The Getting and Keeping of Ideas



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I was thinking about the way people ask me where I get my story ideas. It’s a classic but awkward question, especially if my ideas are at a low ebb right then and I’m certain I’ll never have another idea for a story. It’s like when my son complains and complains that we never have anything interesting for dinner, and I ask him before I go to the grocery what he would like me to make. Usually he can’t think of anything right at that moment and gets frustrated. (The answer is, more often than not, tacos. Something I make frequently.)

There are times when I can’t come up with an idea to save my own life. It’s embarrassing to admit, especially because I also have to write all of my ideas down quickly or they’ll slip away and eventually find some other writer to express them.

A writer I admire once told me that if you can’t keep an idea alive in your head, then it’s not actually a good idea. While I can see a vague point to this–some ideas demand to be written immediately–I mostly disagree. People sometimes get obsessive even with bad ideas. I frequently consult my banked story ideas in both the fallow times and the flush. I find that I can pretty much make a story out of any of them. And that’s reassuring.

My usual answer to anyone who asks about where I get my ideas is:

“Oh, everywhere. I never know when I’m going to run across a crime story online or see something on the news.”

What’s going through my head:

“Dear God, do you know how much time I spend making notes on or bookmarking stories? There are crime and news websites that I stalk relentlessly.  Or I’ll be reading a book someone else has written and a character says something that catches my imagination, and I stop reading and start daydreaming. Then there’s my childhood. Someday that gorilla in the Pepto-Bismol pink bathroom I dreamed about when I was five is going to have its own kid’s book. And I was the proverbial little pitcher with big ears, soaking in the stories and gossip around the grown-ups card table. Throw in emotions, dreams, overheard personal dramas, the sociopath I went on two dates with before things got super weird and I eventually had to leave town for good. Don’t forget the divorce played out in my kid’s carpool line, and the woman with the severely bitten nails in the waiting area of the therapist’s office.”

Here’s one of my favorite character quotes. It’s from Ariadne Oliver, a writer who shows up in several Poirot stories.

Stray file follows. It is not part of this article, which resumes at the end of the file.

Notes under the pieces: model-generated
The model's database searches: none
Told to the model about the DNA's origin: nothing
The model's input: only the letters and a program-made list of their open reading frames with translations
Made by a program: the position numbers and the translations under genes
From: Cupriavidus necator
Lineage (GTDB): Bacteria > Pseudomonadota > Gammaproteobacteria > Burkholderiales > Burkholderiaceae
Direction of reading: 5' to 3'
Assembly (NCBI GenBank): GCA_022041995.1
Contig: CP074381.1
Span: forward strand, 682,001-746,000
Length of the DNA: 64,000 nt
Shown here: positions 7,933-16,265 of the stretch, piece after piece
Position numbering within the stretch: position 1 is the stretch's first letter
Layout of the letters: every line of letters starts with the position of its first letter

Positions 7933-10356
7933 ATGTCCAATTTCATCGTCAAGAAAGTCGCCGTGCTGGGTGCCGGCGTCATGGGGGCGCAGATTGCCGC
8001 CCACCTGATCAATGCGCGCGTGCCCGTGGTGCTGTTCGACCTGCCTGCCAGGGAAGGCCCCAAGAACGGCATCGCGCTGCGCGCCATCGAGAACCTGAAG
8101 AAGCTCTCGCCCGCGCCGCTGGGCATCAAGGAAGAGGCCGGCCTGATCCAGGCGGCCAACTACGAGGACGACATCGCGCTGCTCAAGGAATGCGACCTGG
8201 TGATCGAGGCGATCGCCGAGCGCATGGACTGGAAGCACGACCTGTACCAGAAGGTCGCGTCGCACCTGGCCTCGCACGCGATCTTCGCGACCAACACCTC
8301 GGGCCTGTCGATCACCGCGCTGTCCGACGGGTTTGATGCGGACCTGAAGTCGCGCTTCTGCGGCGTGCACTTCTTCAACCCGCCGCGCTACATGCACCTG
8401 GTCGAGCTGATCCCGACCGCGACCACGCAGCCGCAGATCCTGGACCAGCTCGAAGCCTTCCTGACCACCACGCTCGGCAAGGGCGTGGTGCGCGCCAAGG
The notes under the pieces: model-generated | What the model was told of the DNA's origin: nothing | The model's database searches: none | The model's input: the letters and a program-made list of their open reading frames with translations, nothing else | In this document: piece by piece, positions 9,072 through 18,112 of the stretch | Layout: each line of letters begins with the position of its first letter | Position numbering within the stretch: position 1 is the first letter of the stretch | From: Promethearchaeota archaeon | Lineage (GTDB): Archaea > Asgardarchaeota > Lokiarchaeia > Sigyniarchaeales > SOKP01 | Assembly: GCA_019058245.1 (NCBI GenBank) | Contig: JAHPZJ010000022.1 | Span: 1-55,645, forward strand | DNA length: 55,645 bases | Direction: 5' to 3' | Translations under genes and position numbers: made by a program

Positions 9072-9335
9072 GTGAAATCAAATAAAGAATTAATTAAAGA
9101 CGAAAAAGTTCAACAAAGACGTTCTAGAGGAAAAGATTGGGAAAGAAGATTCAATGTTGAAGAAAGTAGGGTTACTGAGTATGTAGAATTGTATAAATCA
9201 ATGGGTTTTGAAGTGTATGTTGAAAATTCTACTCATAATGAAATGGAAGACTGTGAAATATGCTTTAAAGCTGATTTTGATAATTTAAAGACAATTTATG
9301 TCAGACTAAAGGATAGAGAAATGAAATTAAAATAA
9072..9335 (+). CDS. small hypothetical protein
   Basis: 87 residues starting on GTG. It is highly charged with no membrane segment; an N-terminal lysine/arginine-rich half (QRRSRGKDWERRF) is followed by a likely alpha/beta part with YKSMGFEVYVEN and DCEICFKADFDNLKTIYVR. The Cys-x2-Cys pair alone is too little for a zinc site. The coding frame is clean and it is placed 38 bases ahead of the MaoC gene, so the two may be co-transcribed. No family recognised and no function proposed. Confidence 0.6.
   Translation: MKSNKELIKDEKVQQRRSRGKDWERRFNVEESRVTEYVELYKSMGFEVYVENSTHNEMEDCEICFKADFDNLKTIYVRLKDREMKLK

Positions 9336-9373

“I mean, what does one say about how one writes books? You just think of an idea and force yourself to write it.”

Just think of an idea. No biggie.


Do you keep files or idea banks of ideas, or do you wing it? How do you approach the where do you get your ideas question?


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About Laura Benedict

Laura Benedict is the Edgar- and ITW Thriller Award- nominated author of eight novels of suspense, including The Stranger Inside (Publishers Weekly starred review). Her Bliss House gothic trilogy includes The Abandoned Heart, Charlotte’s Story (Booklist starred review), and Bliss House. Her short fiction has appeared in Ellery Queen’s Mystery Magazine, and in numerous anthologies like Thrillers: 100 Must-Reads, The Lineup: 20 Provocative Women Writers, and St. Louis Noir. A native of Cincinnati, she lives in Southern Illinois with her family. Visit her at

25 thoughts on “The Getting and Keeping of Ideas

  1. I scribble ideas everywhere … on the corner of envelopes, in my notebook, on the back of business card, napkins, etc. Strangely enough, though, I rarely use the ideas I write down. It’s the ideas that haunt me that turn into stories.

    When asked the standard question, Where do you get your ideas? Unless the inspiration is unusual or fascinating, it’s easier to just say everywhere. If someone asks at a book signing, however, then I feel like I should expand my answer to illustrate what I mean.

    • How amazing that you rarely use the ones you write down. But noting them is probably a really good way to keep them flowing–almost like clearing them away to get to the haunting ones.

      I always have an origin story prepared when I take a novel out–it’s fun to share that specific one when I’m asked at signings.

  2. One famous writer (I believe it was Harlan Ellison) regularly said he gets all his ideas from a little shop in Schenectady. 🙂 When I’m asked, I usually steal that line.

    In reality, mine usually occur when a recurring series (or other) character pops into my head with a line of snappy dialogue in which a problem (not necessarily “the” problem) is introduced. Then I write an opening. If it runs (it usually does), I write it; if it doesn’t, I trash it and move on to the next idea.

    Like you, I also sometimes get ideas from headlines, what I see through the window of my vehicle, etc.

    This has worked for me through 30+ novels, several novellas and around 200 short stories.

    • Sounds like you have a great system, indeed, Harvey.

      Hmmmm. I think I’ll steal that line, too. Except change it to…Paris. Then add, Kentucky.

  3. I’ve written a bunch of stories based on the prompts at The Weekly Knob (a different household object each week). Focusing on something particular, like the pepper grinder on the kitchen table where I’m writing this, then Jim Bell’s “What if.”

    One of my favorite ideas came when driving the PA turnpike late at night during a rainstorm. I was noticing the pull-offs, and the thought struck me–what if someone had to get out of their vehicle (turned out to be a semi in which she was hitching a ride) and head into the woods on foot…

    What I’m finding harder is coming up with ideas that fit into my novel’s first draft as I struggle to fill plot and character gaps. Jim’s suggestion (somewhat tongue-in-cheek, I think) to bring in a new character probably isn’t apposite, since I’ve got too many characters already. So it’s back to “what if.” Or the pepper grinder, now (somewhat) constrained by the existing material.